# GMAT Tip of the Week: The Super Bowl Provides Super GMAT Lessons

It’s Super Bowl weekend, one of the busiest gambling weekends of the year. Maybe you’ll play a squares pool and end up with the dreaded 6:5 combination, maybe you’ll parlay three prop bets and lose on the third, and maybe you’ll bet on your team to win and lose both the game and your cash. How can you turn your gambling losses into investments?

Well, if you’re a GMAT student, you can think about what the odds mean in terms of probability and you can watch the announcers miss Critical Reasoning lesson after Critical Reasoning lesson. For example:

Probability

Before the last piece of confetti hits the turf on Sunday, oddsmakers will have posted their odds on next year’s winner. For example, New England and Seattle might open at 4:1, Green Bay might come in at 7:1, etc. And while you might look at those odds and think “if I bet \$100 on the Packers I’ll win \$700!” you should also think about what those mean. 7:1 for Green Bay is really a ratio: 7 parts of the money says that Green Bay will not win, and 1 part says that it will. So that’s a good bet if you think that Green Bay has a better than 1 out of 8 chance (so better than 12.5%) to win next year’s Super Bowl. And if those are, indeed, the odds (4:1 for two teams and 7:1 for another), Vegas is essentially saying that there’s a less than likely chance (1/5 + 1/5 + 1/8 = 52.5% chance that one of those two teams wins) that someone other than Green Bay, New England, or Seattle will win next year.

So consider what the probability of those bets means before you make them. Individually odds might look tempting, but when you consider what that means on a fraction or percent basis you might have a different opinion.

Probability #2

As you watch the Super Bowl, there’s a high likelihood that at some point the screen will start showing a line indicating the season-long field goal for either Steven Hauschka or Stephen Gostkowski (the Seattle and New England kickers…there’s a huge probability that someone named Steve will be incredibly important in this game!). And the announcers will use that line to say that it’s likely field goal range for that team to win or tie the game.

Where’s the flawed logic? If that’s the longest field goal he’s made all year, is it really likely that he’ll make another one from a similar spot with all that pressure? Or, in the case of a low-scoring game like many predict between these two elite defenses, how likely is either kicker to make two consecutive field goals from a relatively far distance?

Sports fans are pretty bad with that probability. Say that a kicker has been 70% accurate from over 50 yards. Is it likely that he’ll make two straight 50-yard field goals on Sunday (assuming he gets those attempts)? Check the math: that’s 7/10 * 7/10 or 49/100 – it’s less than likely that he makes both! Even a kicker with 80% accuracy is only 8/10 * 8/10 = 64% likely to make two in a row…meaning that fail to perform that feat 1 out of every 3 times he had the chance! Think of the probability while announcers talk about field goals as a near certainty on Sunday.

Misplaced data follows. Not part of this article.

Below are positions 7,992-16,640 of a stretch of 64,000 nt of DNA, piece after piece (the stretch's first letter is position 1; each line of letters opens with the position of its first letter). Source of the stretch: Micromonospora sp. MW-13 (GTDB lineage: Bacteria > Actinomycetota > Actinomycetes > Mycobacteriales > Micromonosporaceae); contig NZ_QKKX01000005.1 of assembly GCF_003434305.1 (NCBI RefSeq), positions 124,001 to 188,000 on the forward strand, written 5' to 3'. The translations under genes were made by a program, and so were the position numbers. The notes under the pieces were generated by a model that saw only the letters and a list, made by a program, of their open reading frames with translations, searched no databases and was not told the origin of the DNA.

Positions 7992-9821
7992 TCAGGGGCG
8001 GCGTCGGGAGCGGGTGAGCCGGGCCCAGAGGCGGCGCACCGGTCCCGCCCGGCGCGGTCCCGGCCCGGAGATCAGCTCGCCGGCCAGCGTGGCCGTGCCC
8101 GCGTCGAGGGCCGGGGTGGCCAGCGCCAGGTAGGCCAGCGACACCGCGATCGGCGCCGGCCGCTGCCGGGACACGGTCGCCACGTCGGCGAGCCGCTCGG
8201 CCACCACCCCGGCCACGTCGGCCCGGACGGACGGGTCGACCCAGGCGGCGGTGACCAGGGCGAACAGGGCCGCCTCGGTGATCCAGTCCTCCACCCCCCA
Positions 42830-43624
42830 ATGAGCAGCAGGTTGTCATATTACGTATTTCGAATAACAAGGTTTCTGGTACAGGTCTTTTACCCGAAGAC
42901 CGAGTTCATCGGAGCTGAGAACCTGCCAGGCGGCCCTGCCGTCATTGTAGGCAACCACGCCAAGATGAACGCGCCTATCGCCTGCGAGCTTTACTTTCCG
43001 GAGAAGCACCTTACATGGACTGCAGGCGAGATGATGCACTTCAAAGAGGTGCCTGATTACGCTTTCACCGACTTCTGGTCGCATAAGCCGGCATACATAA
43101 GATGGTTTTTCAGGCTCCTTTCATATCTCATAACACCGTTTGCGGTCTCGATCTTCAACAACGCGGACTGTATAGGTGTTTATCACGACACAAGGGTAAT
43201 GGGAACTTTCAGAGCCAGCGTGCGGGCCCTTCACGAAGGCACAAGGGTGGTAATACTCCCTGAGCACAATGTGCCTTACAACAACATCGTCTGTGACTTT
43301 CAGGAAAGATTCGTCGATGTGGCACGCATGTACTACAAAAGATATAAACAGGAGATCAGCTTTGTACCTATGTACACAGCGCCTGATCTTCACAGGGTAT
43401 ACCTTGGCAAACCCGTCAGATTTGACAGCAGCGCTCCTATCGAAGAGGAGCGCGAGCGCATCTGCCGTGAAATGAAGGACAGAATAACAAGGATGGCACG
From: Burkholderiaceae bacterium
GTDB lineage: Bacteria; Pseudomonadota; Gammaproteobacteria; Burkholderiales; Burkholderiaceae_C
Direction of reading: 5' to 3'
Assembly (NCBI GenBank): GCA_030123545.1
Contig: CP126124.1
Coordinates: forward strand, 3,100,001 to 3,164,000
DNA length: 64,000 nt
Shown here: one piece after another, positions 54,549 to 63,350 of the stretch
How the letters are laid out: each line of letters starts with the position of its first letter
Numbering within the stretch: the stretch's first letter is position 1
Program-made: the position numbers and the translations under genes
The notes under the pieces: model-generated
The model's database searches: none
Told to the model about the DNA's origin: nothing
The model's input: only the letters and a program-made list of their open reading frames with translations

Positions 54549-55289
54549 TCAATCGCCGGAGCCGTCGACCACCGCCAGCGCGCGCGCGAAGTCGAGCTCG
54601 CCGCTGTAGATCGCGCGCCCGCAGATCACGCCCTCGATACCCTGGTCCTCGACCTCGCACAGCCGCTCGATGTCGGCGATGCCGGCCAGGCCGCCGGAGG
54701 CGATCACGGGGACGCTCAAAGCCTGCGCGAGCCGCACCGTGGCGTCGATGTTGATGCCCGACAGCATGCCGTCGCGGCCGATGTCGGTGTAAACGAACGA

Critical Reasoning

The announcers on Sunday will try to use all kinds of data to predict the outcome, and in doing so they’ll give you plenty of opportunities to think critically in a Critical Reasoning fashion. For example:

“For the last 40 Super Bowls, the team with the most rushing yards has won (some massive percent) of them; it’s important for New England to get LeGarrette Blount rolling early.”

This is a classic causation/correlation argument. Do the rushing yards really win the game? It could very well be true (Weaken answer!) that teams that build a big lead and therefore want to run out the clock run the ball a lot in the second half (incomplete passes stop the clock; runs keep it going). Winning might cause the rushing yards, not the other way around.

Similarly, the announcers will almost certainly make mention at halftime of a stat like:

“Team X has won (some huge percentage) of games they were leading at halftime, so that field goal to put them up 13-10 looms large.”

Here the announcer isn’t factoring in a couple big factors in that stat:

-A 3-point lead isn’t the same as a 20-point lead; how many of those halftime leads were significantly bigger?
-You’d expect teams leading at halftime to win a lot more frequently; based on 30 minutes they may have shown to be a better team plus they now have a head start for the last 30 minutes. Over time those factors should bear out, but in this one game is a potentially-flukey 3-point lead significant enough?

Regardless of how you watch the game, it can provide you with plenty of opportunities to outsmart friends and announcers and sharpen your GMAT critical thinking skills. So while Tom Brady or Russell Wilson runs off the field yelling “I’m going to Disneyland!”, if you’ve paid attention to logical flaws and probability opportunities during the game, you can celebrate by yelling “I’m going to business school!”

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By Brian Galvin